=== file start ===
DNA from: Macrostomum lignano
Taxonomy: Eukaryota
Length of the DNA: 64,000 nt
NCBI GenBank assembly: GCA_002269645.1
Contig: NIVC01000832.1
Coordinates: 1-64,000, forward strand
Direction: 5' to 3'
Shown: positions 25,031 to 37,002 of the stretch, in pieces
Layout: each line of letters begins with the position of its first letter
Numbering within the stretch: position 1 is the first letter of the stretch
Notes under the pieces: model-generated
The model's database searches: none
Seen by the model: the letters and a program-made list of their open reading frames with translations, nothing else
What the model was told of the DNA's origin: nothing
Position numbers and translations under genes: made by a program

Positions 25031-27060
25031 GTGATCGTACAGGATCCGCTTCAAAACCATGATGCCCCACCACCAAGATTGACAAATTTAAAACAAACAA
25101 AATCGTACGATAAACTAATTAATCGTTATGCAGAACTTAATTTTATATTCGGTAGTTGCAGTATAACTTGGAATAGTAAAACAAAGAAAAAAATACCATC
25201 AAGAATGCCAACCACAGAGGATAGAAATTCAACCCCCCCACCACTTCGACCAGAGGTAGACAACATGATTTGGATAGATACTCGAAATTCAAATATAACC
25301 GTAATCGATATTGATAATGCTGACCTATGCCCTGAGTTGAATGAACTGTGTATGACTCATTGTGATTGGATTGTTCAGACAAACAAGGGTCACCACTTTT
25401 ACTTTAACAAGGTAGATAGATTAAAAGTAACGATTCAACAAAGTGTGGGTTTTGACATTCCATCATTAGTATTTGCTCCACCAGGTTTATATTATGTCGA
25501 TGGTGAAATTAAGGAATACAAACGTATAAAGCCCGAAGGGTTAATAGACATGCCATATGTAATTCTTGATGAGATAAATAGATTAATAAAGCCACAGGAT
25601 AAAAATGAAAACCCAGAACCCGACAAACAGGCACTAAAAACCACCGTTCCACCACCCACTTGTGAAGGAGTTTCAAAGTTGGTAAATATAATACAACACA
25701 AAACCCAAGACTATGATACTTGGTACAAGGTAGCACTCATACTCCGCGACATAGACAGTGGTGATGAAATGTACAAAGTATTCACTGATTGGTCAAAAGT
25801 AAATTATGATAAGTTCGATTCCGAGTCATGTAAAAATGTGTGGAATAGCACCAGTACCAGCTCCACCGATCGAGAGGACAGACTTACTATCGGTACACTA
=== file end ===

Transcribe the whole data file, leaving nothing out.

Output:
DNA from: Macrostomum lignano
Taxonomy: Eukaryota
Length of the DNA: 64,000 nt
NCBI GenBank assembly: GCA_002269645.1
Contig: NIVC01000832.1
Coordinates: 1-64,000, forward strand
Direction: 5' to 3'
Shown: positions 25,031 to 37,002 of the stretch, in pieces
Layout: each line of letters begins with the position of its first letter
Numbering within the stretch: position 1 is the first letter of the stretch
Notes under the pieces: model-generated
The model's database searches: none
Seen by the model: the letters and a program-made list of their open reading frames with translations, nothing else
What the model was told of the DNA's origin: nothing
Position numbers and translations under genes: made by a program

Positions 25031-27060
25031 GTGATCGTACAGGATCCGCTTCAAAACCATGATGCCCCACCACCAAGATTGACAAATTTAAAACAAACAA
25101 AATCGTACGATAAACTAATTAATCGTTATGCAGAACTTAATTTTATATTCGGTAGTTGCAGTATAACTTGGAATAGTAAAACAAAGAAAAAAATACCATC
25201 AAGAATGCCAACCACAGAGGATAGAAATTCAACCCCCCCACCACTTCGACCAGAGGTAGACAACATGATTTGGATAGATACTCGAAATTCAAATATAACC
25301 GTAATCGATATTGATAATGCTGACCTATGCCCTGAGTTGAATGAACTGTGTATGACTCATTGTGATTGGATTGTTCAGACAAACAAGGGTCACCACTTTT
25401 ACTTTAACAAGGTAGATAGATTAAAAGTAACGATTCAACAAAGTGTGGGTTTTGACATTCCATCATTAGTATTTGCTCCACCAGGTTTATATTATGTCGA
25501 TGGTGAAATTAAGGAATACAAACGTATAAAGCCCGAAGGGTTAATAGACATGCCATATGTAATTCTTGATGAGATAAATAGATTAATAAAGCCACAGGAT
25601 AAAAATGAAAACCCAGAACCCGACAAACAGGCACTAAAAACCACCGTTCCACCACCCACTTGTGAAGGAGTTTCAAAGTTGGTAAATATAATACAACACA
25701 AAACCCAAGACTATGATACTTGGTACAAGGTAGCACTCATACTCCGCGACATAGACAGTGGTGATGAAATGTACAAAGTATTCACTGATTGGTCAAAAGT
25801 AAATTATGATAAGTTCGATTCCGAGTCATGTAAAAATGTGTGGAATAGCACCAGTACCAGCTCCACCGATCGAGAGGACAGACTTACTATCGGTACACTA